On June 25 the President approved an act passed by Congress officially designated as the Federal Food, Drug, and Cosmetic Act.1 The act does not become wholly effective until one year after the date of its approval. In the meantime the Food and Drugs Act of 1906, as amended, remains in force. The prolonged period of transition from one act to the other is necessary to enable importers, producers, manufacturers, distributors and venders of foods, drugs, diagnostic and therapeutic devices and cosmetics to adjust their commodities and methods of doing business to the new order. During this period also the Secretary of Agriculture will be able to adapt the administrative machinery of the Department of Agriculture to the discharge of the new duties imposed on him.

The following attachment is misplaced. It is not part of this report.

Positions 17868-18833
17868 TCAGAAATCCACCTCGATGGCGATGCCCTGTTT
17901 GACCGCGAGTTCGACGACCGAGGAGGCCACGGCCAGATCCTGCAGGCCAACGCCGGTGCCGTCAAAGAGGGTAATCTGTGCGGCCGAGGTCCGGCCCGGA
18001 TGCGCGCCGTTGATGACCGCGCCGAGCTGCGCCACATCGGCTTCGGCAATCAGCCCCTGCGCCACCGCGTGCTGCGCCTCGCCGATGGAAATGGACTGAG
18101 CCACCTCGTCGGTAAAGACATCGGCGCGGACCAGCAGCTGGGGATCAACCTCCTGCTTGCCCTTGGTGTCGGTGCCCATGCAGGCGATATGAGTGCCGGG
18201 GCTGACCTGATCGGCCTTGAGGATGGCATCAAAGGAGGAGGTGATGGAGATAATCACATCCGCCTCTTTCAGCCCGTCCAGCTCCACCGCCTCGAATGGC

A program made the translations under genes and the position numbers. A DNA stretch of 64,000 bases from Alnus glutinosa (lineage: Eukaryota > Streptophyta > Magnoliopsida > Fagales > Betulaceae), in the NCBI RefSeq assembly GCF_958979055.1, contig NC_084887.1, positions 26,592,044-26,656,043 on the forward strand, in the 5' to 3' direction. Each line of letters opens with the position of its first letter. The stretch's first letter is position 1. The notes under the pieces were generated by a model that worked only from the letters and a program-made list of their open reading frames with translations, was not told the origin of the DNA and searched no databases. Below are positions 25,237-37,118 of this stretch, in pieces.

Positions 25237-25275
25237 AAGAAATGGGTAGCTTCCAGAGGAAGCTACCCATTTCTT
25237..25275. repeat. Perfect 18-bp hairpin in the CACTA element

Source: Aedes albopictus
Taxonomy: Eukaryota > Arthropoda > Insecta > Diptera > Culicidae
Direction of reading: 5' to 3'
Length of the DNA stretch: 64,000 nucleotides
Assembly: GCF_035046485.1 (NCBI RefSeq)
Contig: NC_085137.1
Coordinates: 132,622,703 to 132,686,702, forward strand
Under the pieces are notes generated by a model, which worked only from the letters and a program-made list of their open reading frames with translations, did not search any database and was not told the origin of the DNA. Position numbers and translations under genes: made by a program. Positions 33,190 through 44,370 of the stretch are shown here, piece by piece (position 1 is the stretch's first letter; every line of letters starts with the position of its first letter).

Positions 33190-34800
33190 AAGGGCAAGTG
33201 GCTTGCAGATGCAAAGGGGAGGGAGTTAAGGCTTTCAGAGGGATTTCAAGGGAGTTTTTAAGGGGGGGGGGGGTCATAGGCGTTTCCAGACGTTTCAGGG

The new act, like the Food and Drugs Act of 1906, as amended, which it is to replace, is necessarily limited in its scope
THE NEW FEDERAL FOOD AND DRUG ACT AT LAST. JAMA. 1938;111(4):324-326. doi:10.1001/jama.1938.02790300034011